Buck-Morrs proves an adept guide at navigating the depths of suppressed history, and drawing lost, or nearly lost, strands into sharp relief. The picture of history that emerges is neither a tentative pastiche nor a dogmatic relief; the author is keenly aware that writing history, especially with its universal horizon in view, is an ongoing process that is and should be subject to constant correction and improvement. It is not, for that reason, a project to be despaired over, but one to be faced resolutely through conceptual development as well as gathering of facts. Facts, for Buck-Morrs, become most useful when they shatter the boundaries of previously held conceptions or world-views: “Critical thought is empowered by the facts only by being pushed over the brink of the discursive worlds that contain those facts.”(139). The Haitian Revolution, she argues, is a site full of precisely these kinds of facts, not only with respect to the brutal fact of slavery in the modern world and the radical gesture of defiance offered against it, but also, in connection with that act, a breaking open of defined roles of race, religion, and gender. She examines the connections between sexuality, racialization and economic and political domination in brief, but fruitful sketches. The role of religion, and particularly of Islam, is also brought, somewhat more tentatively, back into the purview of a universal history of emancipation.
Slavery is connected to sexuality, to the “boundary-disrupting potential of women’s sexual agency that was economically powerful and escaped political control.” This disrupting power was what prompted Napoleon to order Leclerc to expel from Saint-Domingue all white women who had slept with black men. The boundary-disrupting potential of women is not simply limited to the field of sexuality, however, but extends to the perceived disruption of the order of a narrative of Western progress. Buck-Morrs attends to these “historical anomalies”, that, for example of the women under Toussaint L’Ouverture’s system of “military agragrianism” making the unprecedented demand for equal pay. “Simply stated, the women saw themselves as individual and equal workers – and the men did not object.” This particular victory is short-lived, as the French representative to Haiti appeals to notions of gender inequality to convince them otherwise. The “historical anomaly” still stands, however, as an example that allows for an emancipation of the political horizon of the past, and subsequently of the present as well. In the field of religion Buck-Morrs makes a similar move, using as a starting point the stories surrounding the slave ceremony at Bois Caiman that initiated the insurrection. The evidence here is fragmentary; a speech by a black man named Boukman and a sacred ceremony by a priestess called Fatiman. “What if” conjectures Buck-Morrs – “you learn that Boukman…was named Boukman – Bookman- because he was literate and could read the Book, but that the Book was not the Bible?” She argues that evidence points to Boukman being a Muslim, and that this allows for a reading in which he is a preacher of jihad, but also, and more convincingly, for a reading that is framed in the context of a larger, messier, and more universal emancipation.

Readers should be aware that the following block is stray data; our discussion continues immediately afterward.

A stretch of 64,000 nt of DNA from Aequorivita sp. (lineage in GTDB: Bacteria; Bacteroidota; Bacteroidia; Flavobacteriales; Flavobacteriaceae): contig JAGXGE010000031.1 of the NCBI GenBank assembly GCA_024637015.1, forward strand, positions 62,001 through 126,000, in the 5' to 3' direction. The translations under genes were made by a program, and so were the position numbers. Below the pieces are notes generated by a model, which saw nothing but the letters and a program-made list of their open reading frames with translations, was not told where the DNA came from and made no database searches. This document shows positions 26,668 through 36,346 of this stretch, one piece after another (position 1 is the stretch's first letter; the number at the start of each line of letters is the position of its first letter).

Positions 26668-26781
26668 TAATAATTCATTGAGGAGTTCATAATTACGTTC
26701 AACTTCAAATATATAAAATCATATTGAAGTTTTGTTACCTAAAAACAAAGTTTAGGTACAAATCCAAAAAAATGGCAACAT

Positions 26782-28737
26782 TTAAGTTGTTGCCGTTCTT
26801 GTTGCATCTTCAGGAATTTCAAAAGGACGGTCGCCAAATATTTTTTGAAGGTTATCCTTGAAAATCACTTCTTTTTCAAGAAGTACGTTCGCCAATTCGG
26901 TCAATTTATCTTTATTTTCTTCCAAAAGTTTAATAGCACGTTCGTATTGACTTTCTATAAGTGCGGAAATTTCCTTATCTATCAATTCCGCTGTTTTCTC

This, after all, is her overarching project, to rescue history from the systems imposed upon it, even while learning to use the conceptual tools of those systems of thoughts with a greater degree of imagination and freedom. The Haitian Revolution is not a simple story of good vs evil, bu a history formed through “all the existential uncertainties and moral ambiguities of a struggle for liberation under conditions of civil war and foreign occupation.” At the heart of this struggle, however, a universal horizon can be definitively found, one which transcends the political imaginary of our own time as much as of the past; “Haiti’s political imaginary as liberated territory, a safe haven for all, was too grand for statist politics. Its absolutely new extension of both freedom and citizenship transracially and transnationally, does not lend itself to political appropriation as a definition of national identity.” It is, in short, a universal history, or, at least, a moment of historical rupture in which we can see with clarity that radical anti-slavery is a “human invention that belongs to everyone.” A political philosophy that results from authentic and sustained engagement with universal history, which extends the boundaries of moral and political imagination, because it helps us see more clearly. The owl of Minerva takes flight at dusk, but it flies towards the dawn.